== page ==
Second. If it be labeled or branded so as to deceive or mislead the purchaser, or purport to be a foreign product when not so, or if the contents of the package as originally put up shall have been removed in whole or in part and other contents shall have been placed in such package, or if it fail to bear a statement on the label of the quantity or proportion of any morphine, opium, cocaine, heroin, alpha or beta eucaine, chloroform, cannabis indica, chloral hydrate, or acetanilide, or any derivative or preparation of any of such substances contained therein.

Third. If in package form, and the contents are stated in terms of weight or measure, they are not plainly and correctly stated on the outside of the package.

Fourth. If the package containing it or its label shall bear any statement, design, or device regarding the ingredients or the substances contained therein, which statement, design, or device shall be false or misleading in any particular: Provided, That an article of food which does not contain any added poisonous or deleterious ingredients shall not be deemed to be adulterated or misbranded in the following cases:

First. In the case of mixtures or compounds which may be now or from time to time hereafter known as articles of food, under their own distinctive names, and not an imitation of or offered for sale under the distinctive name of another article, if the name be accompanied on the same label or brand with a statement of the place where said article has been manufactured or produced.

Second. In the case of articles labeled, branded, or tagged so as to plainly indicate that they are compounds, imitations or blends, and the word “compound,” “imitation,” or “blend,” as the case may be, is plainly stated on the package in which it is offered for sale: Provided, That the term blend as used herein shall be construed to mean a mixture of like substances, not excluding harmless coloring or flavoring ingredients used for the purpose of coloring and flavoring only: And provided further, That nothing in this Act shall be construed as requiring or compelling proprietors or manufacturers of proprietary foods which contain no unwholesome added ingredient to disclose their trade formulas, except in so far as the provisions of this Act may require to secure freedom from adulteration or misbranding.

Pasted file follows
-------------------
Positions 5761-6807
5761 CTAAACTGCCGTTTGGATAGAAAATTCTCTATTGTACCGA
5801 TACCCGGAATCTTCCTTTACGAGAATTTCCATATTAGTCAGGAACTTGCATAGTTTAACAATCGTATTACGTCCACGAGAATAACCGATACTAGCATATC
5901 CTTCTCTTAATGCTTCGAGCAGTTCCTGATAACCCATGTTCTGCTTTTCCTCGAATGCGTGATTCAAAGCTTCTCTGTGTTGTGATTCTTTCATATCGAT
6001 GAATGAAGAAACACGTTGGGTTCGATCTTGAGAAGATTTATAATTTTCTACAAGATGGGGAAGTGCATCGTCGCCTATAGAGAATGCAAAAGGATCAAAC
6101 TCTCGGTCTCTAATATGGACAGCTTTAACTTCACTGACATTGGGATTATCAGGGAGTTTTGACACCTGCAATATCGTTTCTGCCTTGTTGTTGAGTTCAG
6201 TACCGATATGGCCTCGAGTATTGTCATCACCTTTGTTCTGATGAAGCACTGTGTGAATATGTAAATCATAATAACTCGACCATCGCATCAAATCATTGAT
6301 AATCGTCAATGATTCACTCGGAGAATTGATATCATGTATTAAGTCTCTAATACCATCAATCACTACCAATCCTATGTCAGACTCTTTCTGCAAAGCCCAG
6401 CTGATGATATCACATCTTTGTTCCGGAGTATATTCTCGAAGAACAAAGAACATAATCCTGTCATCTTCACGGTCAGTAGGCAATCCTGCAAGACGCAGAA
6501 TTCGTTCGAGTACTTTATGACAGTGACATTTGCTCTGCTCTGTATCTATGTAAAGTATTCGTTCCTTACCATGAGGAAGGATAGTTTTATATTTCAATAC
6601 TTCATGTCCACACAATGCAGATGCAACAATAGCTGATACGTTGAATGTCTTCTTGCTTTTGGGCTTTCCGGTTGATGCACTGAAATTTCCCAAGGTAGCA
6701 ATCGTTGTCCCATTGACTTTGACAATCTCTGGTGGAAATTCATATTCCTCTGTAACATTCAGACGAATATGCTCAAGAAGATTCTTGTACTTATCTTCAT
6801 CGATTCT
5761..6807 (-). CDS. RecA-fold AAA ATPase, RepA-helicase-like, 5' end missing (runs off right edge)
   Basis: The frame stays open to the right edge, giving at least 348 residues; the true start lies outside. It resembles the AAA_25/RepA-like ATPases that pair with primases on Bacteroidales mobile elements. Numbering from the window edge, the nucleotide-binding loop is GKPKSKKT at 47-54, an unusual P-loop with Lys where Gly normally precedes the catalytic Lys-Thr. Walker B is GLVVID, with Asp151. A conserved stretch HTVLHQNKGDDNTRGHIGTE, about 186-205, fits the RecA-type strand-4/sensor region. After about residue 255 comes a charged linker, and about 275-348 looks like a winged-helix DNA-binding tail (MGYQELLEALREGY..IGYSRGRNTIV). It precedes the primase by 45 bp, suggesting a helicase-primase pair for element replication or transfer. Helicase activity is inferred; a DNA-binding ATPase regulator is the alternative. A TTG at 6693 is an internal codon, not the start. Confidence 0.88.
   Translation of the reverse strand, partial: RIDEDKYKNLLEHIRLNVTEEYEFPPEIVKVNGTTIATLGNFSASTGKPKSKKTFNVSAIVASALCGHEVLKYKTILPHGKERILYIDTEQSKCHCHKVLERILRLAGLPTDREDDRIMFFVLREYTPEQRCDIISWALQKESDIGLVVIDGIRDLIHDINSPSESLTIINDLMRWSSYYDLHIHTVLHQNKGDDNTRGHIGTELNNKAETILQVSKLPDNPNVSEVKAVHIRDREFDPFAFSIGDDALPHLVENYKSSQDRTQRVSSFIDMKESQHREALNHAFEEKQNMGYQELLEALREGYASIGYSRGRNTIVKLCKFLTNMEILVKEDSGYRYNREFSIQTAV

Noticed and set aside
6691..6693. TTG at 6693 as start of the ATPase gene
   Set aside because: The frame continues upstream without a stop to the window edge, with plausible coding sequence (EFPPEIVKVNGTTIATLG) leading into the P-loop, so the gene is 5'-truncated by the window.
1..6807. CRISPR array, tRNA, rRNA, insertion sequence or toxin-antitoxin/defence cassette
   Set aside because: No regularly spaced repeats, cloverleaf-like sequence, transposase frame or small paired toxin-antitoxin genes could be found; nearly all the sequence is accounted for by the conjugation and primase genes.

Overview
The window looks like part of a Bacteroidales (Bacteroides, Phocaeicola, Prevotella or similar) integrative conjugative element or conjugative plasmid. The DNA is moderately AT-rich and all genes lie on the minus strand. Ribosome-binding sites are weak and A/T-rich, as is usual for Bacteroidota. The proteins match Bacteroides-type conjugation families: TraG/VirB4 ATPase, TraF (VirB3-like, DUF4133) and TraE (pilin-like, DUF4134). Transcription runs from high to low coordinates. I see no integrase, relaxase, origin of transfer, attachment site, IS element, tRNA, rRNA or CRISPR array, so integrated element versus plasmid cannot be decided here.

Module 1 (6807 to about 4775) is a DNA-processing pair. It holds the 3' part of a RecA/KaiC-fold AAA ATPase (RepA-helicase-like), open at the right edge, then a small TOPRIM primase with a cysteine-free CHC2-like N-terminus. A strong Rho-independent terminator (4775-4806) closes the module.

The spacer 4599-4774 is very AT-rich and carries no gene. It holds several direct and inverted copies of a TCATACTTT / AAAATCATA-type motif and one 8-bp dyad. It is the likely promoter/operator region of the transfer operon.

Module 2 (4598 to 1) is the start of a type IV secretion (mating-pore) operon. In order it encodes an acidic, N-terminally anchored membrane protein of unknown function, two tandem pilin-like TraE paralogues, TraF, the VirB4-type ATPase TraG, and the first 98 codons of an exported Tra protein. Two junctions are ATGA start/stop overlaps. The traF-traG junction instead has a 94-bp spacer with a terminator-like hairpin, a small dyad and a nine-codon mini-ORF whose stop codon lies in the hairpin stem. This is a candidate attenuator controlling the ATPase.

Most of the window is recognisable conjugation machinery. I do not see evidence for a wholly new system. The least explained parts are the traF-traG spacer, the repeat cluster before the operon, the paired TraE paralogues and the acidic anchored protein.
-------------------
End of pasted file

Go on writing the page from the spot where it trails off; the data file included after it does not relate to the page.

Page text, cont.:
For more complete bibliography see Leach's “Food Inspection and Analysis " and Winton's “Microscopy of Vegetable Foods." Bailey Sanitary and Applied Chemistry Macmillan Co.,

New York

Food Preservatives and Their Van Nostrand &
Proper Uses

Co., New York Frankland, P. Bacteria in Daily Life

Longmans, Green and G. C.

& Co., London Green Food Products of the World Hotel World,

Chicago Harrop Flavoring Extracts with Essences, Harrop & Co., Syrups, and Coloring

Columbus, O. Leach Food Inspection and Analysis Wiley & Sons,

New York Richards First Lessons in Food and Diet Whitcomb & Bar

rows, Boston Richards Cost of Food

Wiley & Sons,

New York Richards and Air, Water, and Food

Wiley & Sons, Woodman

New York Snyder Chemistry of Plant and Animal Macmillan Co., Life

New York Packing-house Industries, Cot- International

tonseed Oil, Manufacture of Text-Book Co., Leather and Soap

Scranton, Pa. Thurber Coffee from Plantation to Cup American Grocer

Pub. Asso., New

York Chocolate Plant and Its Products Walter Baker Co. Winton and Microscopy of Vegetable Foods Wiley & Sons, Moeller

New York



Milk Inspection and Milk

Flavoring Extracts

Medical News,

Feb. 2, 1895
In. Rev. Dept.

Canada, Bul. 89